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<nettime> Suzanne Moore: When states monitored their citizens we used to
Patrice Riemens on Fri, 5 Jul 2013 06:27:02 +0200 (CEST)


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<nettime> Suzanne Moore: When states monitored their citizens we used to


original to:
http://www.guardian.co.uk/commentisfree/2013/jul/03/when-states-monitored-citizens-call-them-authoritarian


When states monitored their citizens we used to call them authoritarian.
Now we think this is what keeps us safe

The internet is being snooped on and CCTV is everywhere. How did we come
to accept that this is just the way things are?

By Suzanne Moore  The Guardian, Wednesday 3 July 2013


America controls the sky. Fear of what America might do can make countries
divert planes ? all because Edward Snowden might be on one.

Owning the sky has somehow got to me more than controlling the internet.
Maybe because I am a simpleton and sometimes can only process what I can
see ? the actual sky, rather than invisible cyberspace in which data blips
through fibre-optic cables.

Thus the everyday internet remains opaque to all but geeks. And that's
where I think I have got it wrong. My first reaction to the Prism leaks
was to make stupid jokes: Spies spy? Who knew? The fact that Snowden
looked as if he came from central casting didn't help. Nor did the
involvement of Julian Assange, a cult leader who should be in Sweden
instead of a cupboard in an embassy.

What I failed to grasp, though, was quite how much I had already
surrendered my liberty, not just personally but my political ideals about
what liberty means. I simply took for granted that everyone can see
everything and laughed at the idea that Obama will be looking at my
pictures of a cat dressed as a lobster. I was resigned to the fact that
some random FBI merchant will wonder at the inane and profane nature of my
drunken tweets.

Slowly but surely, The Lives of Others have become ours. CCTV cameras
everywhere watch us, so we no longer watch out for each other. Public
space is controlled. Of course, much CCTV footage is never seen and often
useless. But we don't need the panopticon once we have built one in our
own minds. We are all suspects.

Or at least consumers. iTunes thinks I might like Bowie; Amazon thinks I
want a compact tumble dryer. Really? Facebook seems to think I want to
date men in uniform. I revel in the fact that the algorithms get it as
wrong as the man who knocks on my door selling fish out of a van. "And not
just fish," as he sometimes says mysteriously.

But how did I come to accept that all this data gathered about me is just
the way it is? Wasn't I once interested in civil liberties? Indeed,
weren't the Lib Dems? Didn't freedom somehow incorporate the idea of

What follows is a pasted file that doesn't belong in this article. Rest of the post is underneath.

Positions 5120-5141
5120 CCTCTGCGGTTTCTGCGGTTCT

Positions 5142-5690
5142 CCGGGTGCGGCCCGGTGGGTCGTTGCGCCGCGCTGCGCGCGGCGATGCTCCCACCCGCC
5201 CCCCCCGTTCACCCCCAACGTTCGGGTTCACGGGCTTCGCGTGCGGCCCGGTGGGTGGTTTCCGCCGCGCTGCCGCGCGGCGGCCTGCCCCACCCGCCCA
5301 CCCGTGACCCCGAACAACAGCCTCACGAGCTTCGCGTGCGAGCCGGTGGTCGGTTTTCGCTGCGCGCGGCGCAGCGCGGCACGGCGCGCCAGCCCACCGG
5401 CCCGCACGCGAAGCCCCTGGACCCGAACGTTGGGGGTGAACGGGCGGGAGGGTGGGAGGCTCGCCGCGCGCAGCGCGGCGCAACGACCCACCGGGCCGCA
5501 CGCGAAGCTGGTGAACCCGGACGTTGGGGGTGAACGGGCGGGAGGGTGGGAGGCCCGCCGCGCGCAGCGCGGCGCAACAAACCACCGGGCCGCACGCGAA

individual privacy? When the state monitored all its citizens as though
they were suspects ? whether in East Germany or North Korea ? we called it
authoritarianism. Now we think it is what keeps us safe.

In 2009 I sat on a panel with Vince Cable at the cross-party Convention on
Modern Liberty. Cable told us that a recession could provide the
preconditions for fascism. Gosh, I thought, that's a bit strong. Then the
recession hit and austerity became the narrative that subsumed all debates
about freedom. No one poor is free, and it is no coincidence that the poor
are the most snooped on of all.

What Snowden, who is no spy, has revealed is the nature of the game: that
surveillance is a huge private industry; that almost full control of the
internet has been achieved already; that politicians here and in the US
have totally acquiesced to industrial-scale snooping. There is a
generation now made up of people who will never have had a private
conversation online or by phone. These are my children. And should they or
anyone else want to organise against the powers that be, they will be
traceable. We have sleepwalked into this because liberty remains such an
alien concept, still. But the US has the fourth amendment: "The right of
the people to be secure in their persons, houses, papers, and effects,
against unreasonable searches and seizure, shall not be violated."

It has been violated. Bradley Manning is in prison, Guantánamo remains
open, CIA agents who spoke out about waterboarding are banged up. And
there are other kinds of whistleblowers who conveniently kill themselves.
The letter from Daniel Somers, who served in Iraq, says he was made to do
things he could not live with. He described his suicide as a mercy killing
and reminded us that 22 veterans kill themselves every day. This is not
whistleblowing. It is screaming into a void.

But we remain passive while other European countries are angry at what
Snowden has told us. We maintain the special relationship. For Snowden,
the truth will not set him free, it will imprison him for ever. We now
debate whether we should exchange liberty for security, but it is too
late. As John Locke said: "As soon as men decide all means are permitted
to fight an evil, then their good becomes indistinguishable from the evil
they set out to destroy." He could have been talking about our passivity.

When did you surrender your freedom to communicate, something that was
yours and yours alone, whether an email to a lover or a picture of your
child? Ask yourself, do you feel safer now you know that you have no
secrets? Now, the intimacies that are of no import to anyone but you have
been subject to virtual extraordinary rendition. Because, fundamentally,
your government does not trust you. Why therefore should you trust it?

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